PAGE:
Sure you can run machines to decarbonize the air, but where’s the fun when you can invite Mother Nature to do the work for you? Brilliant Planet does just that: By using seawater and replicating the perfect growth conditions for algae blooms, the company has created what it believes are the perfect conditions for low-cost carbon capture.
“You may have seen the IPCC report that came out yesterday; if you read the IPCC report, you know we’ve missed the point where we can change their behaviors and just lower COtwo production. We have to remove carbon from the atmosphere, the carbon that we already deposit there. Other ways of keeping carbon in the atmosphere at manageable levels will be critical to limiting global warming. Ideally, we would just change our behaviors, completely electrify everything right away, but it just takes time,” laments Adam Taylor, CEO of Brilliant Planet, in a conversation with TechCrunch. “It takes time to change people, governments and companies. We have to do something about it.”
And that is precisely what Brilliant Planet is doing: using algae. The company believes that there are many parts to carbon reduction (protection of forests, etc.), but that there are also challenges around that; especially around the price. He wants the price of a ton of CO2 removed from the atmosphere to be below $50.
Brilliant Planet is unlocking the power of algae as an affordable method to permanently and measurably sequester carbon at the gigaton scale. The company’s innovative processes allow large amounts of microalgae to grow in open-air pond-based systems on coastal desert land. This is achieved without using fresh water, taking advantage of a natural process that contributes to the health of the oceans and the air.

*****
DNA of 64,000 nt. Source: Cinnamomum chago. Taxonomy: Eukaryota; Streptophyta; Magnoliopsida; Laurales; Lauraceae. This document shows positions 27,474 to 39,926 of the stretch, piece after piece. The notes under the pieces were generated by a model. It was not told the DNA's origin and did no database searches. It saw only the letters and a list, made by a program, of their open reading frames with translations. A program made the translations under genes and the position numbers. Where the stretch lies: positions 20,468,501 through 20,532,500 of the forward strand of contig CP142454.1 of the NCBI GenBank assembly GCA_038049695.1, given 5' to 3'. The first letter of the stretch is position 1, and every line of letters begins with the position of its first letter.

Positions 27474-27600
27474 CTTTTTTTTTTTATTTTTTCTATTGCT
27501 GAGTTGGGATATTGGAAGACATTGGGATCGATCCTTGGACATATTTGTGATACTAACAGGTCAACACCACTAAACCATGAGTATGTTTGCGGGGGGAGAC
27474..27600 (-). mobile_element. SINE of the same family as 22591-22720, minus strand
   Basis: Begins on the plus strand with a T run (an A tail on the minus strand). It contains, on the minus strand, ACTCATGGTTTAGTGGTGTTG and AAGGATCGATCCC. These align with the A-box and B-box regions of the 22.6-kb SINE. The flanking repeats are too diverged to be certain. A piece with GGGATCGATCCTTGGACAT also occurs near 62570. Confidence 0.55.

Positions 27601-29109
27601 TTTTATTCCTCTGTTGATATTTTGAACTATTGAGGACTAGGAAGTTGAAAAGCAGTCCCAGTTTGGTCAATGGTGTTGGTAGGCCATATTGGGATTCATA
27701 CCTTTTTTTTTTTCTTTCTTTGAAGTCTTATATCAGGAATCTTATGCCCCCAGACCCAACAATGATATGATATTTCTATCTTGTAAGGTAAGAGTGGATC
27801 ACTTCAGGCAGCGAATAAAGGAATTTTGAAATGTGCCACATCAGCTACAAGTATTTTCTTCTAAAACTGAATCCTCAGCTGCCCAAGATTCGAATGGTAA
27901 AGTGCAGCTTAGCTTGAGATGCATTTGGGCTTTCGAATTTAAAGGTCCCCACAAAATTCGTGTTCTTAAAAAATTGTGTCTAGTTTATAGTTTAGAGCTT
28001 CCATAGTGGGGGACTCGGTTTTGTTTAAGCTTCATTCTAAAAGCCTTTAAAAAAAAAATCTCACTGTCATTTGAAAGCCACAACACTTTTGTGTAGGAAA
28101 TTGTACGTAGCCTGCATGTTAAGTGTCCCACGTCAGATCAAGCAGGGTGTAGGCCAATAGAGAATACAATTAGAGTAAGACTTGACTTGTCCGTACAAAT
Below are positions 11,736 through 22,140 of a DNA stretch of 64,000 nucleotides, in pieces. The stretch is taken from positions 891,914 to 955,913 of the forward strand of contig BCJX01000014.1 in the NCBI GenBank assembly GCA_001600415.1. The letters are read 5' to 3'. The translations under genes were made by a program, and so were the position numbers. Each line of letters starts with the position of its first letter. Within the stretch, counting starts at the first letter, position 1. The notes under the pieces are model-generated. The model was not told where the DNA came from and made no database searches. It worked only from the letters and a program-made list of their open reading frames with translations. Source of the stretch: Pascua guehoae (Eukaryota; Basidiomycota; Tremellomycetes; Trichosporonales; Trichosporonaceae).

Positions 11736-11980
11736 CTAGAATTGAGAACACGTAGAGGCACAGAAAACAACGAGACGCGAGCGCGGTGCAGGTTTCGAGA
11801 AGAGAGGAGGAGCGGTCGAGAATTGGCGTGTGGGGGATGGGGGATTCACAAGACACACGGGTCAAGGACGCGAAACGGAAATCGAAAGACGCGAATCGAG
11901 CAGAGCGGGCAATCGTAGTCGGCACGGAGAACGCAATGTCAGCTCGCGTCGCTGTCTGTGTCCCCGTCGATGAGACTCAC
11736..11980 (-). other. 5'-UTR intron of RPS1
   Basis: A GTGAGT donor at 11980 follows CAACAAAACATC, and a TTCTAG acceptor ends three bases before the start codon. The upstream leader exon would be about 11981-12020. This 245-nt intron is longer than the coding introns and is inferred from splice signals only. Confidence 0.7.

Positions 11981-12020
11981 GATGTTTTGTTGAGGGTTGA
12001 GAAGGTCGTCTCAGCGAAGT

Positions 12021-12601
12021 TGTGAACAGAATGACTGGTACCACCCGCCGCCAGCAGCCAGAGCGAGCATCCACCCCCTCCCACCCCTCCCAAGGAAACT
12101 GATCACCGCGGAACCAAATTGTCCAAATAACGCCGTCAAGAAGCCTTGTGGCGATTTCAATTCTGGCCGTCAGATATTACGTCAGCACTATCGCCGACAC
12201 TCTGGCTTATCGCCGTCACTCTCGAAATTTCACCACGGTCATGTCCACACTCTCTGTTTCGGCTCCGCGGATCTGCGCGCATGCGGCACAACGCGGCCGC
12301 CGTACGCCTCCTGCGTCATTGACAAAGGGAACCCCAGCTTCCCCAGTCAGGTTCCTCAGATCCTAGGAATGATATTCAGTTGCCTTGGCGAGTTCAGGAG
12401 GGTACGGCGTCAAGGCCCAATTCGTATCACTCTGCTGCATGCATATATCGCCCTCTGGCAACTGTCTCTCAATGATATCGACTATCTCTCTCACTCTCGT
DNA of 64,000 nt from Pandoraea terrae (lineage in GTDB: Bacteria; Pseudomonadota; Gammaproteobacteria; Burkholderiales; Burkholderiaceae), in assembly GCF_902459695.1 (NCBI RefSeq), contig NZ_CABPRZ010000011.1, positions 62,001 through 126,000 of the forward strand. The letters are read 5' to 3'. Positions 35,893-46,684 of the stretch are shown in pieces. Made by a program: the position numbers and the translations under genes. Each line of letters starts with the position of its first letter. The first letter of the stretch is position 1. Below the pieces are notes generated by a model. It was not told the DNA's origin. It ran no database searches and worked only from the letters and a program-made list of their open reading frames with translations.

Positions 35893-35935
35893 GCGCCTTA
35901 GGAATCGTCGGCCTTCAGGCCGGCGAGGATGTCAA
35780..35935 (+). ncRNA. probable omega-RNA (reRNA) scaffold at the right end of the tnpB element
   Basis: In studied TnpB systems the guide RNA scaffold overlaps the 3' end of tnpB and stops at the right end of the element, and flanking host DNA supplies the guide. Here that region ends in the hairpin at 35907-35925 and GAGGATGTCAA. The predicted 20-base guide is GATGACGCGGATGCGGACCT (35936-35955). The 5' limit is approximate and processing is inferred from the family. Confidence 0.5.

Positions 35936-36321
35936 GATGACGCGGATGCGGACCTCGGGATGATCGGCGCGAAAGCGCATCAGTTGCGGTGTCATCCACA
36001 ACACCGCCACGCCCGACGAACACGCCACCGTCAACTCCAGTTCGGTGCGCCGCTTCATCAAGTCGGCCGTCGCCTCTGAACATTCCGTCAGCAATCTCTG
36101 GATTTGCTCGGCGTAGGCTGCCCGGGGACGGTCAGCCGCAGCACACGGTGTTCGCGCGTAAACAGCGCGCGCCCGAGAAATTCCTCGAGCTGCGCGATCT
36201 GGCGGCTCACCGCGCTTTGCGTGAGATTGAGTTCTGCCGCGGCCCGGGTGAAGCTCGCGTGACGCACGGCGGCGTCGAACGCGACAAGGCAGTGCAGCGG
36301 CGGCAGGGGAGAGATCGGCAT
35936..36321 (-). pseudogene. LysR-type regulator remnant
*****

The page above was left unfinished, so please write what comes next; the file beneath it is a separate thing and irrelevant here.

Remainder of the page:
The process itself is essentially solar powered, because the algae are effectively powered by the sun, but it also needs to run pumps to move the seawater. There are two advantages to his method; Unlike some other competitors, the CEO is very careful not to name it on the registry, the company doesn’t use fresh water in its process, and furthermore, the process helps de-acidify the ocean water it does use.
“We have to move large volumes of seawater, and that uses energy, but we’ve done a lot of design work to run the system extremely energy efficiently. So gravity feeds through most of the system from one pond to the next. We have a partnership with the University of Southampton to optimize all aspects of the paddlewheels and ponds. A lot of time and effort has gone into minimizing that energy cost, but fundamentally, we need to raise the water from ocean level to a few meters above sea level,” explains Taylor. “In the process we do, we de-acidify the ocean water. So for every unit of ocean water we put in, we deacidified the equivalent of five units of ocean water to pre-industrial levels.”
After four years of testing at its 3-hectare research facility in Morocco, Brilliant Planet will use proceeds from the Series A round to prepare for the construction of a 30-hectare commercial demonstration facility while continuing its pivotal R&D program. D based in London.
“By using empty sea and desert water that would not otherwise have come to the surface, our solution creates a ‘new’ Net Primary Productivity. In other words, we are using underutilized natural resources to grow new biomass and extract excess carbon dioxide,” says Raffael Jovine, chief scientist and co-founder of Brilliant Planet. “Per unit area, this approach sequesters up to 30 times more carbon per year than tropical rainforests, while also deacidifying local coastal seawater to pre-industrial levels.”
The company announced today that it has closed a $12 million Series A financing. The round was co-led by Union Square Ventures and Toyota Ventures. Additional and follow-on investors include Future Positive Capital, AiiM Partners, S2G Ventures, Hatch, and Pegasus Tech Ventures.